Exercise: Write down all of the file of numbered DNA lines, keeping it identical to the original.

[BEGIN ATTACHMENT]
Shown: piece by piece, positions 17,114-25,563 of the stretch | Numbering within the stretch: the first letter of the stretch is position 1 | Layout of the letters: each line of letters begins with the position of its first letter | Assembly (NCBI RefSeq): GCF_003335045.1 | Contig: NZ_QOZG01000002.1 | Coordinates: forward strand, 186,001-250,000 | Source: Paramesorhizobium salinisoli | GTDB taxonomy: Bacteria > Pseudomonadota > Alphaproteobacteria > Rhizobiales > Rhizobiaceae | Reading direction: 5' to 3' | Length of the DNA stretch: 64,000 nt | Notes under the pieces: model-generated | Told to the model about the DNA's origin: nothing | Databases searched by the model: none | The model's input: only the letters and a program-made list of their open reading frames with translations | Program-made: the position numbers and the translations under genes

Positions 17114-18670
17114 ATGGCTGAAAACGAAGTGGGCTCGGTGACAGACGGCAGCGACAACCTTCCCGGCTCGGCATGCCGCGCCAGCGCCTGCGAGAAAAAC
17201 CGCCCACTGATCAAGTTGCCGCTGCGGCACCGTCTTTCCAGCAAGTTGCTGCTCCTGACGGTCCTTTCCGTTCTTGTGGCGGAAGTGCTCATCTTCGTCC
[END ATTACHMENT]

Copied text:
Shown: piece by piece, positions 17,114-25,563 of the stretch | Numbering within the stretch: the first letter of the stretch is position 1 | Layout of the letters: each line of letters begins with the position of its first letter | Assembly (NCBI RefSeq): GCF_003335045.1 | Contig: NZ_QOZG01000002.1 | Coordinates: forward strand, 186,001-250,000 | Source: Paramesorhizobium salinisoli | GTDB taxonomy: Bacteria > Pseudomonadota > Alphaproteobacteria > Rhizobiales > Rhizobiaceae | Reading direction: 5' to 3' | Length of the DNA stretch: 64,000 nt | Notes under the pieces: model-generated | Told to the model about the DNA's origin: nothing | Databases searched by the model: none | The model's input: only the letters and a program-made list of their open reading frames with translations | Program-made: the position numbers and the translations under genes

Positions 17114-18670
17114 ATGGCTGAAAACGAAGTGGGCTCGGTGACAGACGGCAGCGACAACCTTCCCGGCTCGGCATGCCGCGCCAGCGCCTGCGAGAAAAAC
17201 CGCCCACTGATCAAGTTGCCGCTGCGGCACCGTCTTTCCAGCAAGTTGCTGCTCCTGACGGTCCTTTCCGTTCTTGTGGCGGAAGTGCTCATCTTCGTCC